We walked towards Darvâzah Sangi, the Lion stone entrance gate to the once walled city of Khoy, of which this is one of the very few remains. The sky had gone gray and it started to rain, which fortunately didn't affect us much as we were very close to the old bazar whose alleys we strolled along for a while. Most stalls, not to say all, were closed, which was a bit of a pity really, though it allowed us to get a much better perspective of the overall architectural structure which we wouldn't otherwise have been able to notice.
We were supposed to visit the Motelleb Khan Mosque, whose entrance was locked. Upon asking several people whether it would open answers were ambiguous so we strolled around the surrounding streets and alleys until we came across a young local female guide who let us know it would open later and suggested we visit the local Museum, which was not in our scheduled visits.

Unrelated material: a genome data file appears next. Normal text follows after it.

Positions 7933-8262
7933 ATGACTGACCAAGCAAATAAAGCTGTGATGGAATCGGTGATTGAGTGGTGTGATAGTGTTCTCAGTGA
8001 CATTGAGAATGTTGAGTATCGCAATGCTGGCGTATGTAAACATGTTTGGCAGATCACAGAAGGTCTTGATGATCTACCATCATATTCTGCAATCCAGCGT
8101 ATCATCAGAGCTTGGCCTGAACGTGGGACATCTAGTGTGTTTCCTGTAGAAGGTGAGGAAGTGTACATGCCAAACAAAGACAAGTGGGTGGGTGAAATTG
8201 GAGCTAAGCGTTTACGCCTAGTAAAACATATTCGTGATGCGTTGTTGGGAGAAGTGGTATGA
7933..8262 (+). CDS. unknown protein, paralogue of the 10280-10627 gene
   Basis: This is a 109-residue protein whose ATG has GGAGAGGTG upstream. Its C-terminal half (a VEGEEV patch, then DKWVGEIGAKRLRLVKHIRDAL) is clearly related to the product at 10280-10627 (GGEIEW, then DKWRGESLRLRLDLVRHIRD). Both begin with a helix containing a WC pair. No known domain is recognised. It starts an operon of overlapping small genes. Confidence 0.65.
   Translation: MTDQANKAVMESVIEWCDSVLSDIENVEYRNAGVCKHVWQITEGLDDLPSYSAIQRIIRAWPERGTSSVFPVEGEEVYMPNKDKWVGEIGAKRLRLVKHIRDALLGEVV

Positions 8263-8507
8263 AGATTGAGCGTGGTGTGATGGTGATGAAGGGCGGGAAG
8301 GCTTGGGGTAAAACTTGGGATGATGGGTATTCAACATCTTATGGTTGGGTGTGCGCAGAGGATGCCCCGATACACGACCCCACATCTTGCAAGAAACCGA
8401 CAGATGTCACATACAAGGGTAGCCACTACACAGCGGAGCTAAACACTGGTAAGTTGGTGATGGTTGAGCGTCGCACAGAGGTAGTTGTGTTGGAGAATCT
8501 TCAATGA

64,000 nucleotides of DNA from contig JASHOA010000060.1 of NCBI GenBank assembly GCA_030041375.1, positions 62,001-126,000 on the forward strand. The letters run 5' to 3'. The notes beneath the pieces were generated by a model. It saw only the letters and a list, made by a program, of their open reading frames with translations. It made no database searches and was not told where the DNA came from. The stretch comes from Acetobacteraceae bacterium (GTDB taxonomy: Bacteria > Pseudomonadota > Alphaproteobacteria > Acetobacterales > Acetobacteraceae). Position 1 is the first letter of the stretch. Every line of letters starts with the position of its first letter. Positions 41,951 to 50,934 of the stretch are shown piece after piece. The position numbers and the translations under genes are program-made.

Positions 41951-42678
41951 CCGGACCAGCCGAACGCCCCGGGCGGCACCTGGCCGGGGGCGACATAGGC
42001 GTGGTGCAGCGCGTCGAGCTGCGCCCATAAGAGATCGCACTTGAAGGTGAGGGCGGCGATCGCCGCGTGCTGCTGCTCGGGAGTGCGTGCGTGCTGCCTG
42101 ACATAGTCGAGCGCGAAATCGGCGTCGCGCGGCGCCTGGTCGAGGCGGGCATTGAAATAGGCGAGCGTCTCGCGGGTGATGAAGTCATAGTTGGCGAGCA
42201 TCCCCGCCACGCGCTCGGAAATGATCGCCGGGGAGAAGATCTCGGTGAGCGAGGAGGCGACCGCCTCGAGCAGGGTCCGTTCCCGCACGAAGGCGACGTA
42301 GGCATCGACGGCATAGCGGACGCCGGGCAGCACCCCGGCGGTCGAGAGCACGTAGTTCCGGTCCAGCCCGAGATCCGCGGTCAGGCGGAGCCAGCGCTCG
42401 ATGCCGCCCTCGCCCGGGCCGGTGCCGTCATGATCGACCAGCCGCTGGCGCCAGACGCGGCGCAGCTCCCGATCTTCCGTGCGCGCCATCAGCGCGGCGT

I was happy she finally convinced Mr. Rovillé, because we ended up visiting a rather small yet very well organized Museum, which comprised both archeological and ethnical sections, whilst we awaited the potential opening hour for the Mosque.
Abbasid King turquoise plan signboard (detail) dating from the Safvid period.
The female guide who took us there (left). The Museum guide whose additional information we thoroughly followed.
When we made it back to one of the main streets we realised that the Motelleb Mosque was open, so we finally visited it. It looked very different from any we had seen before once the prayer space was roofless and both the exterior and interior lacked any architectural decoration with the exception of the stuccoed upper part of the altar. It is believed to have been initially built in the Ilkhanid era and later reconstructed in the Kajarid period, which could partly provide the answer.